I guess thamesmead is the most realistically priced then. If they dont bulldoze it in 5 years time (and rebuild it should we have another credit bubble)

As i said in another thread, ive been tempted by some prices in some non-prime areas, but we have to imagine what these places will be like after the fall of the Welfare state. London will be a warzone, my advice would to be somewhere like St. Georges Hill or another big private estate with non-state funded security if you must live in London.

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I guess thamesmead is the most realistically priced then. If they dont bulldoze it in 5 years time (and rebuild it should we have another credit bubble)

As i said in another thread, ive been tempted by some prices in some non-prime areas, but we have to imagine what these places will be like after the fall of the Welfare state. London will be a warzone, my advice would to be somewhere like St. Georges Hill or another big private estate with non-state funded security if you must live in London.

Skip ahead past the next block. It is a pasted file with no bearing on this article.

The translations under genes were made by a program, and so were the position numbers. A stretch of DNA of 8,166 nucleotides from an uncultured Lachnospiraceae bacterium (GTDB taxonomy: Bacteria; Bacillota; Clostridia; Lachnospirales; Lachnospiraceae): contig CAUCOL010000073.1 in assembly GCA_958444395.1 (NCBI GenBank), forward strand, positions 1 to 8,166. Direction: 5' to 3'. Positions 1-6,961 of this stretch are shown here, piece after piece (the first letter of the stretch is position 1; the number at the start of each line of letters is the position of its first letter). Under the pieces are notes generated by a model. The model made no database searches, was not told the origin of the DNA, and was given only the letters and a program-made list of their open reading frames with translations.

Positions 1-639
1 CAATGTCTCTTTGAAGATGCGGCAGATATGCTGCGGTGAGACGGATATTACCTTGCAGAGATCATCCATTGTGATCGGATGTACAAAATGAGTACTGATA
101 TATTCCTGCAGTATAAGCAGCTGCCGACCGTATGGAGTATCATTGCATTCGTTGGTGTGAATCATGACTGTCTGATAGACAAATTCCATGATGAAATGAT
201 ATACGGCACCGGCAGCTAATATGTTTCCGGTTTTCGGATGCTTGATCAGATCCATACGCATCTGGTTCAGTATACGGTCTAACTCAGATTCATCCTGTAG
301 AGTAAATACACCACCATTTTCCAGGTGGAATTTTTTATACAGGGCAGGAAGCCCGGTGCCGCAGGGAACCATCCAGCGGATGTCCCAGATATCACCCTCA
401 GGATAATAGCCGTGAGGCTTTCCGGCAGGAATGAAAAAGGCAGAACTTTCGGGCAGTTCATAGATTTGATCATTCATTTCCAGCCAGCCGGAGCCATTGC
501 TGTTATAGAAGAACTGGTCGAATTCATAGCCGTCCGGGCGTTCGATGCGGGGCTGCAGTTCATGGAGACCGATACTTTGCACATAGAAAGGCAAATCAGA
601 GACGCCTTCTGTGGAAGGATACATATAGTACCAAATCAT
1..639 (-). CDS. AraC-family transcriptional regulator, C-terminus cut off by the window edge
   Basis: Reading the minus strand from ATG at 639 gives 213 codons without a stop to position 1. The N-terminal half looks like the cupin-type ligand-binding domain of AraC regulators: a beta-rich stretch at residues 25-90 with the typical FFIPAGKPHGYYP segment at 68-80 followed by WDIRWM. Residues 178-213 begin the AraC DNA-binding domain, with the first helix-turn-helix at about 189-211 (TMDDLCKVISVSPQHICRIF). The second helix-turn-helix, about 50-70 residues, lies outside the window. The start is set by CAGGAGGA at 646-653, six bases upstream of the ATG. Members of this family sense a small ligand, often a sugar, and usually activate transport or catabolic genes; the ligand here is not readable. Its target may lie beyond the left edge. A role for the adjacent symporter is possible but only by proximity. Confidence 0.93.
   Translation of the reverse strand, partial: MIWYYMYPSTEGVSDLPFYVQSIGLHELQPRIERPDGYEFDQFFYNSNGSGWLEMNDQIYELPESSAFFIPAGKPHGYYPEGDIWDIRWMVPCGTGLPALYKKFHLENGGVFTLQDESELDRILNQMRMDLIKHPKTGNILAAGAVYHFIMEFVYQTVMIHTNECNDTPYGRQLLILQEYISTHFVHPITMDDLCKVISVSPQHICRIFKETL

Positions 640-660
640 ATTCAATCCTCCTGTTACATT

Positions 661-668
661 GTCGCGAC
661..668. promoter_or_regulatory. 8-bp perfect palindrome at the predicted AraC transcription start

Where in London is St Georges Hill?

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The Airport - since that is the way out of the country

London will be losing jobs (especially in the government), and depopulating.

Why would you want to own property there/

Escape while you still can !

I agree with part of that statement, but would not be driving to the airport for a permanent exit more like a long drive south west of London. ;)

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The problem with London is that the genuinly nice areas are extremely expensive. The quite nice areas are often quite grotty, and are still expensive. The cheaper areas are just plain grim, and not exactly cheap anyway. Its for these reasons and others that I moved out to Sussex and commute in daily.

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Where in London is St Georges Hill?

(If that's a genuine q ) It's in Weybridge - huge gated estate of expensive houses, some of which would look perfectly at home in Beverly Hills.